The watch can retain up to 30 days of data. Anything not synced within 30 days will start to be overwritten with new information.  Syncing data can be done manually via the app but the watch will sync whenever the app is open.  If the battery on the watch runs out, any un-synced data will be lost. The watch will flash both on screen LEDs for five seconds when the battery gets below 15% and will continue to do so every five minutes until the battery is completely drained. Be sure to sync before this happens.

I’ve been wearing the iFit Classic for just over a week now and I still love the way it looks.  It is accurate in its measurement of steps and distance as measured by my FitBit Charge HR and far more accurate than my Apple watch appears to be for the same metrics. While this may be down to calibration, it’s great to know that the iFit Classic has been ready straight out of the box.  It also keeps time very well, which is extremely important for a watch.

One thing that I’ve really liked is that I’ve never HAD to take it off.  I’ve been jet skiing and knee boarding with it on and it’s just kept on ticking, literally.  This is something that I could never have attempted with my previous smart watches or fitness bands.

If I’m completely honest, I haven’t been on top of the calorie intake logging as much as I could or should have. Calorie logging on the watch can be time consuming as most meals have an unknown calorie count and need to be entered via the app. It’s fair to say ,it’s not always the first thing I think about doing throughout the day.  Maybe if I were more concerned about my weight and were trying to actively lose weight, this logging would become more second nature.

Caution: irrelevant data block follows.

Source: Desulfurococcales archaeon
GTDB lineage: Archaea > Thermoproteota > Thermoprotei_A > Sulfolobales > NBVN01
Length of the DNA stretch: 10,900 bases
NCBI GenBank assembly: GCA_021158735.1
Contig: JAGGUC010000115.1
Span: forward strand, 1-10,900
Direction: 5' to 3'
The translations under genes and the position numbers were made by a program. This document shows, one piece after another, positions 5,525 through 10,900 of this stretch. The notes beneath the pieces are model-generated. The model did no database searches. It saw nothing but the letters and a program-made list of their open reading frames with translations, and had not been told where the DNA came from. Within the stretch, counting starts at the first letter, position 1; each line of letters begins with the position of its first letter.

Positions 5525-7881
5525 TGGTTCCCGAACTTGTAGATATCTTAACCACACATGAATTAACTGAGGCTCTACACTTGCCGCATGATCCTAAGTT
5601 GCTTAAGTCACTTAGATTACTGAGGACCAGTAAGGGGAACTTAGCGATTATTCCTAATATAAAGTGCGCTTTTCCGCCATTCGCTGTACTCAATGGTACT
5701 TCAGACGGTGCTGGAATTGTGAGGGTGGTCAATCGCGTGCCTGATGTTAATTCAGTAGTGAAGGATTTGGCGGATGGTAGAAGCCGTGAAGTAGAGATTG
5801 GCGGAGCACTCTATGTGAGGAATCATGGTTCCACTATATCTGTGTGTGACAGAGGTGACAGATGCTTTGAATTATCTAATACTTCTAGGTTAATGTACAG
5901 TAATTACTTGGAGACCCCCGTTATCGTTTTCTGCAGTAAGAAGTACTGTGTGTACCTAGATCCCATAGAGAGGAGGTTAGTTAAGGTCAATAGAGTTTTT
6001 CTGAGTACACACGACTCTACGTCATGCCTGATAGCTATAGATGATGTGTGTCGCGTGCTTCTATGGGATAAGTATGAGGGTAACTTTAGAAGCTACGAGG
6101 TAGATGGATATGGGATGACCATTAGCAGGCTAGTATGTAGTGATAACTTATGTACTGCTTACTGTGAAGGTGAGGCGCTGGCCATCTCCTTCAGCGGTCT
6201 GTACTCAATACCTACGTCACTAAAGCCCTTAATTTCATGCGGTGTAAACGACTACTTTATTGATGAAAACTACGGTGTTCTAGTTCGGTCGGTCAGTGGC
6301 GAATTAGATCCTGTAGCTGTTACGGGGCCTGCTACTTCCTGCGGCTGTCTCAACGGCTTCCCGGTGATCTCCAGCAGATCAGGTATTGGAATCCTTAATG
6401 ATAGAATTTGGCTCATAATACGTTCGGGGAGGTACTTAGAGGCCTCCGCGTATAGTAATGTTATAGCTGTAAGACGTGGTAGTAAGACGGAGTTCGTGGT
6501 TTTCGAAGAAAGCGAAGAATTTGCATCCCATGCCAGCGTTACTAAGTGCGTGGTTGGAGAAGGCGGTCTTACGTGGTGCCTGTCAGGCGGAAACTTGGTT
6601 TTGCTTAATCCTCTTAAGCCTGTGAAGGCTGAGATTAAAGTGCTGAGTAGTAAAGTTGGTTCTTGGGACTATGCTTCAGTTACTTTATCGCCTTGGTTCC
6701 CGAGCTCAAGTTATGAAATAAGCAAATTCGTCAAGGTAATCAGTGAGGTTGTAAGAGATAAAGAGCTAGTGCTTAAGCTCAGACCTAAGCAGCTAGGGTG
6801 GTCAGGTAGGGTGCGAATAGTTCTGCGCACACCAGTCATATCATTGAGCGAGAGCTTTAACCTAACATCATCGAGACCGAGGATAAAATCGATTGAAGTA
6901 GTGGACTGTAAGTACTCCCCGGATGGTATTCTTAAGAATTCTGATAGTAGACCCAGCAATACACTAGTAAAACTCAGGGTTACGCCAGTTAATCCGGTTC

Some may argue the one thing this watch is missing is the ability to measure heart rate, but many fitness bands also don’t have this ability.  In truth only those that actively want to be in a fat burning zone, need to know their heart rate during a workout.  For many, counting steps and their calories burnt in a day is more than adequate and this watch handles that ability well.

There are a couple of minor things about the watch that I think could be improved.  Seeing the time at night is more difficult than I’d expect. Even after the watch has been under natural light for some time, the hour markers barely glow and even when they do it’s impossible to see the watch hands. Also, as the watch is connected via the app, it would be good if the time could be automatically set via the phone.  This would mean a more precise setting and also mean that the watch was always correct.  As mentioned these are both minor points and haven’t affected my use or enjoyment of the iFit Classic.

Summary

I’m sure this is the watch many fitness fans have been waiting for.  It would definitely reduce the need for some to wear a fitness band alongside a smart watch and, as many watch wearers don’t NEED to have constant notifications for messages and emails on the wrist (as their phones do it all for them already), this time piece will give them the ability to tell the time whilst recording their important data.  The battery life is fantastic and not having to charge every two or three days is a real plus point.

As this timepiece is very new, I think it’s fair to say that we will see improvements to the iFit Classic with future updates, and with further watches being added to the range soon, the abilities of this watch can only improve over time.  I’ve definitely found a new watch to fight for time on my wrist – no small feat – and I can’t wait to see what iFit brings to their brand over time (no pun intended, honest!)